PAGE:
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Sports nutrition races to catch up with mainstream trends

Article-Sports nutrition races to catch up with mainstream trends

The performance nutrition category lags behind the food industry as a whole when it comes to clean labels and plant-based claims – but this could be about to change, according to Mintel.

Dairy-based protein has dominated sports nutrition products for years, as it contains all the essential amino acids and is easily absorbed by the body. However, proteins from plants like soy, hemp and pea are also complete protein sources, and have multiplied in the sports nutrition segment in recent years, especially in protein powders, but also in other products like high protein bars and smoothies.

“Plant-based is an exciting area in sports nutrition that’s really growing, but it’s not the volume shifter at the moment,”

said Associated Director for Specialised Nutrition at Mintel, Rick Miller, speaking at the recent Fi Europe Future of Nutrition Summit in Paris.

Catching up with a trend 

According to Mintel figures, new products with a vegan claim accounted for 6% of the global performance nutrition market in the year to November 2015, and had more than doubled to 13% by November 2019. Miller said half of consumers believe that plant protein is better for health than animal protein.

“Sports nutrition is starting to catch up with that trend,” he said.


Soy protein is still the biggest seller for vegan sports nutrition products, and accounted for 22% of plant protein in sports nutrition five years ago, but its market share has since fallen to 15%.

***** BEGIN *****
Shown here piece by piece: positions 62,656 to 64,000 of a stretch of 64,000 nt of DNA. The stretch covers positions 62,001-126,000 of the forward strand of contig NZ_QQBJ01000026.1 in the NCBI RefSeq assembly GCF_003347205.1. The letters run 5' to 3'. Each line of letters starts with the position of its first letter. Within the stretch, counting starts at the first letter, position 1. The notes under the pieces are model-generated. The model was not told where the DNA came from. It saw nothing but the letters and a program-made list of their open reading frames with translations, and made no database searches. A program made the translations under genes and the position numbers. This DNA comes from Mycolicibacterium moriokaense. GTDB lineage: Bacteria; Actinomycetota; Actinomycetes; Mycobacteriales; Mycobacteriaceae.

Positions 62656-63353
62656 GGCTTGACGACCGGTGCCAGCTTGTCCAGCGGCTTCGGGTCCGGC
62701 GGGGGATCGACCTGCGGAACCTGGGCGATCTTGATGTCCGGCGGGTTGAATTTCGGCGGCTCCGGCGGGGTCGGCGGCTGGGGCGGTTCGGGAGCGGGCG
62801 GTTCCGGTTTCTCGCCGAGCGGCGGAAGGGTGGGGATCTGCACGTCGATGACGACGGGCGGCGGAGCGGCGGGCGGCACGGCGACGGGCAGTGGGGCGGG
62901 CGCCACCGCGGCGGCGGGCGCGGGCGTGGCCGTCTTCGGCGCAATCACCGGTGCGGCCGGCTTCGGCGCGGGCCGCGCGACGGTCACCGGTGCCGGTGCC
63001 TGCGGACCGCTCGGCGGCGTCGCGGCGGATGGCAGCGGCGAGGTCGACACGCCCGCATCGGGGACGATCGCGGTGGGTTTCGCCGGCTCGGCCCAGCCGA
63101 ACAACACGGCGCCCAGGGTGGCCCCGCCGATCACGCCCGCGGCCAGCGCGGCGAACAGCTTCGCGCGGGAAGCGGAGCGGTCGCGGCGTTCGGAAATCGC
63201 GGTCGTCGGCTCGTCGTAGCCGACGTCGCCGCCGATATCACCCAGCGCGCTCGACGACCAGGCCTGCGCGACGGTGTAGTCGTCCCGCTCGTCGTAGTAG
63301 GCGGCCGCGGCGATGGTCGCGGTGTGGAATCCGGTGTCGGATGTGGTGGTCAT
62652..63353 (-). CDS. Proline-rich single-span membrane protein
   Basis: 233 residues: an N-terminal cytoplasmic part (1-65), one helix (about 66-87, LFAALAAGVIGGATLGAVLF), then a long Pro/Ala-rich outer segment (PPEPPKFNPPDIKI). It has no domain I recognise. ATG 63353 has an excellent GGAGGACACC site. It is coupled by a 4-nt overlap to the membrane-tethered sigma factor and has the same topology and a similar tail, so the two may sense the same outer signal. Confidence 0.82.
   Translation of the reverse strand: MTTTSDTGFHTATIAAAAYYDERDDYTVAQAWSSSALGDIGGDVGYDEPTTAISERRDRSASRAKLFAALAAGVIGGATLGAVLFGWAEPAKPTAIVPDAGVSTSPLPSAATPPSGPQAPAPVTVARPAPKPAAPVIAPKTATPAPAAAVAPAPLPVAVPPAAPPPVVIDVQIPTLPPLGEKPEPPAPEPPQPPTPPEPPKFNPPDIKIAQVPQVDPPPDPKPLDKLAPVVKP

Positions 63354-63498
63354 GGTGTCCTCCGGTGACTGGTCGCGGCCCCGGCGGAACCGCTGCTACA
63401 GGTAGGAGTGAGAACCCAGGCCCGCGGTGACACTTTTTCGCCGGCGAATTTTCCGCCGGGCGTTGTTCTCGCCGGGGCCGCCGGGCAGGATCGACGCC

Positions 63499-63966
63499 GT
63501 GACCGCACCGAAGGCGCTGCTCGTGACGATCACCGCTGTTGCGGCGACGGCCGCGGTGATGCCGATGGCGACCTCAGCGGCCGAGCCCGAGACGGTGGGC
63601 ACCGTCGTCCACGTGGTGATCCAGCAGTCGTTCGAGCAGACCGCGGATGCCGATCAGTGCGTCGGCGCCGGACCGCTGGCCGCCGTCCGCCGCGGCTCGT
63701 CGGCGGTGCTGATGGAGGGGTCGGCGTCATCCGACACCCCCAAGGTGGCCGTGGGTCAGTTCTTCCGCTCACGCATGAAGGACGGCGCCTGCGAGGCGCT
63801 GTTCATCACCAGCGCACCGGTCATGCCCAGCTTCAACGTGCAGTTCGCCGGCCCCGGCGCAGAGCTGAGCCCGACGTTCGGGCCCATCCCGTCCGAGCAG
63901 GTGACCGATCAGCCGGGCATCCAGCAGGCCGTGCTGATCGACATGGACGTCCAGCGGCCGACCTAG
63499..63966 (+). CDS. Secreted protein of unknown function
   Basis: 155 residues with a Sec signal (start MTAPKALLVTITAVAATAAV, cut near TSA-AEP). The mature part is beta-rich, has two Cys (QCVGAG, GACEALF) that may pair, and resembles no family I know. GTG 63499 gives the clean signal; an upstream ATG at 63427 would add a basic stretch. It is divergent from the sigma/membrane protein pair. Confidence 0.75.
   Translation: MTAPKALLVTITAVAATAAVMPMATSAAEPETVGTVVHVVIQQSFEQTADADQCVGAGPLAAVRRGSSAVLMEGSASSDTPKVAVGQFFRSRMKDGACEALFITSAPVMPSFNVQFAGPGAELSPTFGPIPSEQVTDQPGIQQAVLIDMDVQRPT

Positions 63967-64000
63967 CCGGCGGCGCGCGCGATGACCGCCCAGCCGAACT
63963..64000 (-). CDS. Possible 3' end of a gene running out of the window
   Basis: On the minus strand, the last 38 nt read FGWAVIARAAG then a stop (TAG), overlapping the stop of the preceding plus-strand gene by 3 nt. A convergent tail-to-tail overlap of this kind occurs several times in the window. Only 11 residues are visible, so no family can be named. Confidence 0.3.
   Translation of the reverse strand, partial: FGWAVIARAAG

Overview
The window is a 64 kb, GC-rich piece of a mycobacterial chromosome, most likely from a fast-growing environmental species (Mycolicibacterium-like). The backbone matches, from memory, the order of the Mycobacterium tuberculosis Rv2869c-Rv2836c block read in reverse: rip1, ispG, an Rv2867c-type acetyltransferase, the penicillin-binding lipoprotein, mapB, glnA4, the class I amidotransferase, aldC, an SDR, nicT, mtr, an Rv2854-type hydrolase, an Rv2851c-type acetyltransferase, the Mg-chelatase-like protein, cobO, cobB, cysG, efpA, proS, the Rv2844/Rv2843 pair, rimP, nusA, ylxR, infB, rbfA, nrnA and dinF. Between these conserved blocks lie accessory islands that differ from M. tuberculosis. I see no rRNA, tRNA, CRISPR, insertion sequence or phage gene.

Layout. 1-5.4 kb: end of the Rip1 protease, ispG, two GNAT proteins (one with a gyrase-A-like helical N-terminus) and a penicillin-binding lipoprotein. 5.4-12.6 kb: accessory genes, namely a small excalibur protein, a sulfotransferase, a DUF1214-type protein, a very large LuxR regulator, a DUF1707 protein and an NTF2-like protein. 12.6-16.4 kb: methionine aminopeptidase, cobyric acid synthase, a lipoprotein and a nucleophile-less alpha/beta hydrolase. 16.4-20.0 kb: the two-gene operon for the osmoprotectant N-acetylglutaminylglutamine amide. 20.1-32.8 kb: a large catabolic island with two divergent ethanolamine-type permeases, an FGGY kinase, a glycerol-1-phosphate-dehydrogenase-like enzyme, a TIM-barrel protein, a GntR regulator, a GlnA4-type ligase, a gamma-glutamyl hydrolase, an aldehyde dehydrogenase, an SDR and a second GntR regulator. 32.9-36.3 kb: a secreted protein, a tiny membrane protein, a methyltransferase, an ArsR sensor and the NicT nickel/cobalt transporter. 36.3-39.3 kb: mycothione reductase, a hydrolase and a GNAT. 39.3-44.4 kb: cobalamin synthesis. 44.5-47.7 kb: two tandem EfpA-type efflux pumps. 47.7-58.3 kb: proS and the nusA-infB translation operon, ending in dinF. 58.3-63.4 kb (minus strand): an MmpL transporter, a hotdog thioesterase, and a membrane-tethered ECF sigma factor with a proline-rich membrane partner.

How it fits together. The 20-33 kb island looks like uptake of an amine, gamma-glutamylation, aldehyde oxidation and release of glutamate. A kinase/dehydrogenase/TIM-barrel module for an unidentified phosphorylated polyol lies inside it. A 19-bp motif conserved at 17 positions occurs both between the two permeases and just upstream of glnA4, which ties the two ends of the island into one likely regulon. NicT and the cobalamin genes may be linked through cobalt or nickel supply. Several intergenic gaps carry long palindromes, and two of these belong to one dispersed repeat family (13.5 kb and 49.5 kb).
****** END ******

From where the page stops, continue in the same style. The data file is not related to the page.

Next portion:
“Pea, rice and hemp protein sources have grown instead,” said Miller. “Unless soy does something really dramatic it’s going to continue to fall.”

Sustainability, an important purchase driver

Part of the issue for soy is that many consumers link it with unsustainable practices, such as deforestation and habitat loss. More than ever, sustainability is an important purchase driver, including for sports nutrition products.

“Young consumers are concerned about things like climate change,” Miller said. “It’s not enough to stick it on a label. They want to know the story behind the brands…Across the world, there is a general increase in ethical and environmental claims. If you are in sports nutrition and this isn’t on your pack, it’s something you might want to think about for the future.”

Specifically, he suggests innovating with ingredients that are good for both personal health and the planet, such as moringa, the high protein Bambara groundnut, and spent grains – or even promoting nutritious potatoes as a carbohydrate source. In addition, traceability messaging on sports nutrition products is gaining ground.

“In the past there have been products that haven’t met their label claims and there have been problems of contamination,” Miller said. “…This is something that needs to be addressed.”

He added:

“Plant-based and more sustainable is absolutely the future of sports nutrition. Transparency and clean label will rebuild that eroded consumer trust.”